A dog that was once attached to a specific family member may shift their preference as they grow older and their requirements change.

Puppies, for instance, often form strong bonds with their primary caregiver, but this can evolve as they mature.

Positive Reinforcement

When you think about your favorite person, you probably think about somebody who makes you feel loved, safe, and comfortable and who you have many positive memories with.

Dogs are no different and are more likely to gravitate towards a person who provides them with positive experiences, such as treats, belly rubs, or fun playtime.

Continued positive reinforcement can lead to a shift in their favorite person over time.

Health and Care

Most commonly your dog’s primary caregiver will be their favorite person.

The primary caregiver is the one who provides daily care as well as care during illness and discomfort.

Your dog will then associate this person with comfort, soothing, and necessary medical care.

Nurturing a Strong Bond with Your Dog

The cherished companionship between dogs and humans doesn’t happen by chance.

It’s a result of love, time, and effort invested into nurturing that bond.

If you want to build or further strengthen the bond with your dog, focus on the following things:

  • Quality Time: Spend quality time together every day. Whether that’s a long walk, an evening cuddle, or a great game of fetch, these moments are very important for your dog.
  • Physical and Mental Stimulation: Provide your dog with sufficient physical exercise and mental stimulation throughout the day. This is not only quality time but also keeps your dog happy and healthy.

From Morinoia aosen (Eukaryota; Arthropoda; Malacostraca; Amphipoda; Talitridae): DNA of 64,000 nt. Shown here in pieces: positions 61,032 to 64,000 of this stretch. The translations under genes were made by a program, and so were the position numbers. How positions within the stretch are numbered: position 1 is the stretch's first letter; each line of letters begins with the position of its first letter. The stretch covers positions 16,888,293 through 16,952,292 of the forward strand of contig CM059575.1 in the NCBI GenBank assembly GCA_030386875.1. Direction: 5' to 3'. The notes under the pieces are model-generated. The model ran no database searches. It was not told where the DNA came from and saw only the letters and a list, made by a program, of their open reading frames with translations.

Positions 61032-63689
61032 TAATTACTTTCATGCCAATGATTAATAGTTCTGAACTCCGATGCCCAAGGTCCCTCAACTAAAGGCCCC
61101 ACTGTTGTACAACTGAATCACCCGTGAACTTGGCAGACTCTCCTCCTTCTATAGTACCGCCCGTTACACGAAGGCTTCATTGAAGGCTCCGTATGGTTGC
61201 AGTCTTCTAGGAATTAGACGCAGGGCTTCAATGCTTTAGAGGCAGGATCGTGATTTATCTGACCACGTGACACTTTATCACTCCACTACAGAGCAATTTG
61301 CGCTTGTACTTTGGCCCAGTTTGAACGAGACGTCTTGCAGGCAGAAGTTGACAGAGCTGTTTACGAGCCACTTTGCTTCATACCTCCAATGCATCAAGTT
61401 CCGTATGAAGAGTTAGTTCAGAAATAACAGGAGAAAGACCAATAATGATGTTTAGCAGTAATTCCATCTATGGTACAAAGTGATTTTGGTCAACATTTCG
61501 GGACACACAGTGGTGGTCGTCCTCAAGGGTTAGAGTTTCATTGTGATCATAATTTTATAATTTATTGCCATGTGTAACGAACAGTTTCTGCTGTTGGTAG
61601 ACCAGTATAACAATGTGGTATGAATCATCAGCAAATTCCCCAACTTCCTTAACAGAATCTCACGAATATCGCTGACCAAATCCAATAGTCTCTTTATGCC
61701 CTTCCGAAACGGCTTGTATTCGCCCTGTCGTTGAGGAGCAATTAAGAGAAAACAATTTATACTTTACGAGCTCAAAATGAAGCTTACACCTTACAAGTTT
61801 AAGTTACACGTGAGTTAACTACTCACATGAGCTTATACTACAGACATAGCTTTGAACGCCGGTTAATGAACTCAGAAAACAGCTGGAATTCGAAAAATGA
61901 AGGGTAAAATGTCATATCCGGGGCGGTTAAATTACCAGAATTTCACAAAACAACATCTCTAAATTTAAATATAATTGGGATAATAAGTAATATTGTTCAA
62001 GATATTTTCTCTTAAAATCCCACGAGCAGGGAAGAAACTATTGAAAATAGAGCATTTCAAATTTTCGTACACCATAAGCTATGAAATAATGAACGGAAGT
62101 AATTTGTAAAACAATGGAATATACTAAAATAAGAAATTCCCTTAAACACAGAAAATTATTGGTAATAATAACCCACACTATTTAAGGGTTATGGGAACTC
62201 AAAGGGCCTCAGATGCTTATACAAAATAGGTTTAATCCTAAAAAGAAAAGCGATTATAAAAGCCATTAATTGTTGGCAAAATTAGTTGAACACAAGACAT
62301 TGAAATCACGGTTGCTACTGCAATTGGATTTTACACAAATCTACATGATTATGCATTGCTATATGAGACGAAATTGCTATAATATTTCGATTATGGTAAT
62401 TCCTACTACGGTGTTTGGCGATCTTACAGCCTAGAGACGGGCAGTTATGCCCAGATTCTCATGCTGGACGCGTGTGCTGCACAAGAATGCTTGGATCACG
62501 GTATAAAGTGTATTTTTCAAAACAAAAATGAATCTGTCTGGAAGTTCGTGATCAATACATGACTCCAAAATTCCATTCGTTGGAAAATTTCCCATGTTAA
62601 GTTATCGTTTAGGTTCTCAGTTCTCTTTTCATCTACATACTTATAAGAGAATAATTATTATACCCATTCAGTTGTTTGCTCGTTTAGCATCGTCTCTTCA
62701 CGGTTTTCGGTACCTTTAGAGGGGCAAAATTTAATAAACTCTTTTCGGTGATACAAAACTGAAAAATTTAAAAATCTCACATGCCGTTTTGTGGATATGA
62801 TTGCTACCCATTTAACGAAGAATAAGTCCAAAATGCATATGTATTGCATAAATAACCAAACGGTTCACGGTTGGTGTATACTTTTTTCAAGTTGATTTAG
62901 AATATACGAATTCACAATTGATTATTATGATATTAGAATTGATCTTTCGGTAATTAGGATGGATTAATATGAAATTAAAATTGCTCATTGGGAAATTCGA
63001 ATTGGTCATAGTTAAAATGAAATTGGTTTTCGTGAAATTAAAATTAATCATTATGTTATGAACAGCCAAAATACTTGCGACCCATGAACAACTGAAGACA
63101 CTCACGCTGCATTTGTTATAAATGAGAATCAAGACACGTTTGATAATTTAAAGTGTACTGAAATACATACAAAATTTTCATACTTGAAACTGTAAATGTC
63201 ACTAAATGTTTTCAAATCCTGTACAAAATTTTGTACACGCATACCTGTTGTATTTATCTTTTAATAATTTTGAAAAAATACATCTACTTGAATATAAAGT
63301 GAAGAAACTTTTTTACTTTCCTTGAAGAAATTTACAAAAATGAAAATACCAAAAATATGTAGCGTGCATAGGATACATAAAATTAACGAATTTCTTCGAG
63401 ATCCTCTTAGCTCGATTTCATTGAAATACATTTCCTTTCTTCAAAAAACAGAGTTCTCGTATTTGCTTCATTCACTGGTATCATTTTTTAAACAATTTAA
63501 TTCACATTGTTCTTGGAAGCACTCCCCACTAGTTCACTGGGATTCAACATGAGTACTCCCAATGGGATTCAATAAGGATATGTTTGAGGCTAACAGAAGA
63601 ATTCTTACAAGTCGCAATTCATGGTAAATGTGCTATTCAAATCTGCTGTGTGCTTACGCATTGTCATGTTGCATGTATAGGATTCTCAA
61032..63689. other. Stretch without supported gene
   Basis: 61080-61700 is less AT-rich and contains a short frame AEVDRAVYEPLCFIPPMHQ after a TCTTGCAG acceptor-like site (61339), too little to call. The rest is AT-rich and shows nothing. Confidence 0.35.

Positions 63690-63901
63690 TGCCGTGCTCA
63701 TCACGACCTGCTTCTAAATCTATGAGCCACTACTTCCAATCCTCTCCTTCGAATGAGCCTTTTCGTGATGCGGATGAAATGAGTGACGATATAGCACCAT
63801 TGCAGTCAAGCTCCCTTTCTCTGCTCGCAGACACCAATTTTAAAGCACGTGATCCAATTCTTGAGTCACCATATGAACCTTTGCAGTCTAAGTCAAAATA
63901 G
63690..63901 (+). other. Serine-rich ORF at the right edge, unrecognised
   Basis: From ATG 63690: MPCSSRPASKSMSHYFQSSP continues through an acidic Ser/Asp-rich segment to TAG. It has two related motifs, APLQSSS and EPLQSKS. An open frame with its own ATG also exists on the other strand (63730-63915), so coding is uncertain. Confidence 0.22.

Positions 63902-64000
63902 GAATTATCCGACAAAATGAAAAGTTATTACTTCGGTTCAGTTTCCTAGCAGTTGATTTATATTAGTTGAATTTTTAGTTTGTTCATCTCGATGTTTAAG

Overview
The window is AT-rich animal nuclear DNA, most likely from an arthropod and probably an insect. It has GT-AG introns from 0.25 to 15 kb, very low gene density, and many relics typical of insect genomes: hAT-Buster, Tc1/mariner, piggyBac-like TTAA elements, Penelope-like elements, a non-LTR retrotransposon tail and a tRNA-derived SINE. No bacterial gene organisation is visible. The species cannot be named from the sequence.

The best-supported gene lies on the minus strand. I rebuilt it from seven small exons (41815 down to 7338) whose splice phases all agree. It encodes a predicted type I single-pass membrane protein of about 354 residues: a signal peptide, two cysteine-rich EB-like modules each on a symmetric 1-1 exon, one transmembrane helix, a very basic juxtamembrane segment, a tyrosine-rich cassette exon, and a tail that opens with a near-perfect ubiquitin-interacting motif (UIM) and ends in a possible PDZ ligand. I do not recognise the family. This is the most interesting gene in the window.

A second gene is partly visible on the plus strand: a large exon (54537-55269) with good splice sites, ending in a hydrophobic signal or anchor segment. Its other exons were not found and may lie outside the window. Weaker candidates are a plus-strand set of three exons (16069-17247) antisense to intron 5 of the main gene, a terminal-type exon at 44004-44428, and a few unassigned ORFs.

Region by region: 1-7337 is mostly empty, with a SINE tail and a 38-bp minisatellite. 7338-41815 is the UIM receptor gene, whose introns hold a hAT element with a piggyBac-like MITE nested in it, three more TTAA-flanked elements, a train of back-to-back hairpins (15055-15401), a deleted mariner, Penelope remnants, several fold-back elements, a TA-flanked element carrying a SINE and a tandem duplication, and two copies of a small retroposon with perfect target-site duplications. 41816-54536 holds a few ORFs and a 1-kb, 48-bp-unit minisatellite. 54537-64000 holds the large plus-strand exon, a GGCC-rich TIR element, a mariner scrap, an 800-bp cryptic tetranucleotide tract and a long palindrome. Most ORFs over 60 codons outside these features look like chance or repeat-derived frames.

• Consistency: Show your dog that you are reliable and consistent in your rules and structures to prevent anxiety and frustration.
  • Training: Training isn’t just obedience, it’s a tool to promote better communication between the dog and the owner. Well-trained dogs have happier owners and are happier themselves.
  • Respect Boundaries: Bonding time doesn’t mean spending every second of the day with your dog. Respect their need for personal space and moments of solitude.

For more guidelines read my article The Right Way to Bond With Your Dog. It’s one of my most important pieces!

Disclaimer: This blog post does not substitute veterinary attention and does not intend to do so. I am not a veterinarian or pet nutritionist. If your dog shows any sign of illness, call your vet.

About Danielle

Equipped with 5+ years of expertise as a Rottweiler owner, I partner with licensed veterinarians and trainers to share research-backed and actionable advice for you and your furry friend.